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Top Picks 2016: Microsoft
01/14/2016 7:00 am EST
My Top Pick for conservative growth investing in 2016 is a mega-tech growth company that's actively engineering a truly awesome transition to revive its faded fortunes, asserts Stephen Quickel, editor of US Investment Report.
No longer dependent on its old standby Windows and Office software, the new Microsoft (MSFT) is expanding an array of products accessed by consumers and companies’ eager to cut costs by storing data on those off-site servers called the cloud.
Co-founder Bill Gates and the Microsoft board tapped virtually unknown Satya Nadella, 48, to succeed Steve Ballmer.
In so doing, he helped pump new life into a lumbering corporate behemoth with revenues of $100 billion.
Nadella and his recharged team—to everyone's amazement—are transforming Microsoft back into a cutting-edge growth company and one that pays a 2.5 percent dividend yield to boot.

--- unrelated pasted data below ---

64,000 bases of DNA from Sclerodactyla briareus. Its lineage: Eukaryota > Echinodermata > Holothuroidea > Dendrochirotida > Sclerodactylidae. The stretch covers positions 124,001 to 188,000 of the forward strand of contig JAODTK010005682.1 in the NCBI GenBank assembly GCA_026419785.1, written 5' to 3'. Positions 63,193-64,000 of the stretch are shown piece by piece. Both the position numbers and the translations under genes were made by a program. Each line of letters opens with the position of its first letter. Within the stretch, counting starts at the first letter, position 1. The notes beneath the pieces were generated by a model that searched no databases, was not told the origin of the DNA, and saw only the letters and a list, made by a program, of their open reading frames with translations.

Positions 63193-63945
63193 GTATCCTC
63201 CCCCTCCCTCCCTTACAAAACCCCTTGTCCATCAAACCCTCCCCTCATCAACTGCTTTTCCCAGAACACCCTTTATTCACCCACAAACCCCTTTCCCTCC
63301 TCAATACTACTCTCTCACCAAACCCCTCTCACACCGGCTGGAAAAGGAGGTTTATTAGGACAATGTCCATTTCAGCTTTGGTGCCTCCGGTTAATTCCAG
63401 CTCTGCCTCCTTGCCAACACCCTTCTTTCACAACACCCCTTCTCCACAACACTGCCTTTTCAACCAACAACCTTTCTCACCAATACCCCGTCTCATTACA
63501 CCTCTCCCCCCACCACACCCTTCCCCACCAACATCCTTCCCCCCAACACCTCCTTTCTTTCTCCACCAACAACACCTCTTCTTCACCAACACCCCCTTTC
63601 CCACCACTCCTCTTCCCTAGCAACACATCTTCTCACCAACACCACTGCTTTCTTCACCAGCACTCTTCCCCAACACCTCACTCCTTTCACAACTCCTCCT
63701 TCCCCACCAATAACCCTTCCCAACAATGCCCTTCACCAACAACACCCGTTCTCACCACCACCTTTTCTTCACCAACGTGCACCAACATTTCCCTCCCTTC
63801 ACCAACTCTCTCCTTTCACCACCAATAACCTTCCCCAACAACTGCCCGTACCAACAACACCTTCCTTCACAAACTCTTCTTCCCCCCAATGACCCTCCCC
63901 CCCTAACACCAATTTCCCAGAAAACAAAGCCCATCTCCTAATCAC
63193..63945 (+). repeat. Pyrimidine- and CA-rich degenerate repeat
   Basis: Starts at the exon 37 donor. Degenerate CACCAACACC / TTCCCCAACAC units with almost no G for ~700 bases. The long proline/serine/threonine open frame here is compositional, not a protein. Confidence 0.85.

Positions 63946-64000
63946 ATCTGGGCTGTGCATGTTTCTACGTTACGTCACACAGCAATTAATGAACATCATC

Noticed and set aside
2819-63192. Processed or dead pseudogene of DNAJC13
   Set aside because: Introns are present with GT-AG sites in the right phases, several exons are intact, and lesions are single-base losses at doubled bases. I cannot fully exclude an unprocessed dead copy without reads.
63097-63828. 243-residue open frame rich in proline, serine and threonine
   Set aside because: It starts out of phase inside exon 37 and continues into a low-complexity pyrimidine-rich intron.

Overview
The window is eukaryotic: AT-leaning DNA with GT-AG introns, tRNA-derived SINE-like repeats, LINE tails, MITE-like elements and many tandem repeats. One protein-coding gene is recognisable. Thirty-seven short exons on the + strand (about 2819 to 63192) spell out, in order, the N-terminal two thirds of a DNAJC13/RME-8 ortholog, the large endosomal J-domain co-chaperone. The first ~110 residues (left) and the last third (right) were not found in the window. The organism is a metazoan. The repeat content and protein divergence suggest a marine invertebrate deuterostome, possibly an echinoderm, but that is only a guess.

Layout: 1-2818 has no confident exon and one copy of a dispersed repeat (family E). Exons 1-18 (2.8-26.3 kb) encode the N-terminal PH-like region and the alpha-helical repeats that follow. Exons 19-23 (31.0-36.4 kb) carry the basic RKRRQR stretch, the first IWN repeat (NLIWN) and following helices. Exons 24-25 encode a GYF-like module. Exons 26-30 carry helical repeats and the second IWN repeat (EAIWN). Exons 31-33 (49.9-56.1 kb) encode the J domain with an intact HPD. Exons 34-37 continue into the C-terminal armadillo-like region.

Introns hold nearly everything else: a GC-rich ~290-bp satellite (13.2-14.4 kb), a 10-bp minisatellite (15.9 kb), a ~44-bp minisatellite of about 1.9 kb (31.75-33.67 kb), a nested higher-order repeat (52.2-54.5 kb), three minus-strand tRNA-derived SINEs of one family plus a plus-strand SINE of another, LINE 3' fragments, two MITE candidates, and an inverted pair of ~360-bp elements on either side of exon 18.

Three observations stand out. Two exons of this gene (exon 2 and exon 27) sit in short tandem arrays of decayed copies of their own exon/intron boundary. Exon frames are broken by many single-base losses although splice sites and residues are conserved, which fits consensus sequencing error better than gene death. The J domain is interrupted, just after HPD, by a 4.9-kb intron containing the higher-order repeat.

Nadella has made believers of Wall Street doubters by rapidly introducing new devices in conjunction with its well-received new Windows 10 operating system.
These include phones, tablets, and game consoles, plus cloud servers and a new subscription-based Office software package.
The company has reportedly been hard-pressed to keep up with demand for its new X-Box game consoles.
This astonishing rejuvenation became strikingly apparent last fall when MSFT reported first-quarter growth for its June 2016 fiscal year that blew away analyst expectations of Ballmer-style results.
Nadella, far from grappling with a dreadnought dead in the water, has steered bulky MSFT like an America's Cup racing yacht turning on a dime.
The results speak for themselves. To get fiscal 2016 underway he reported 13% higher earnings than Wall Street projected, not just a few pennies per share more.
For the full June 30 fiscal year, current estimates call for $2.75 per share, up from $2.46 in fiscal 2015. For fiscal 2017, which begins next July, analysts today foresee $3.12 per share.
And then there is that 2.5% dividend yield, with a payout percentage which has grown by 17% over the last five years. On paper, at least, MSFT's 13% earnings growth plus its dividend payout comes to a total return of 15.5%.
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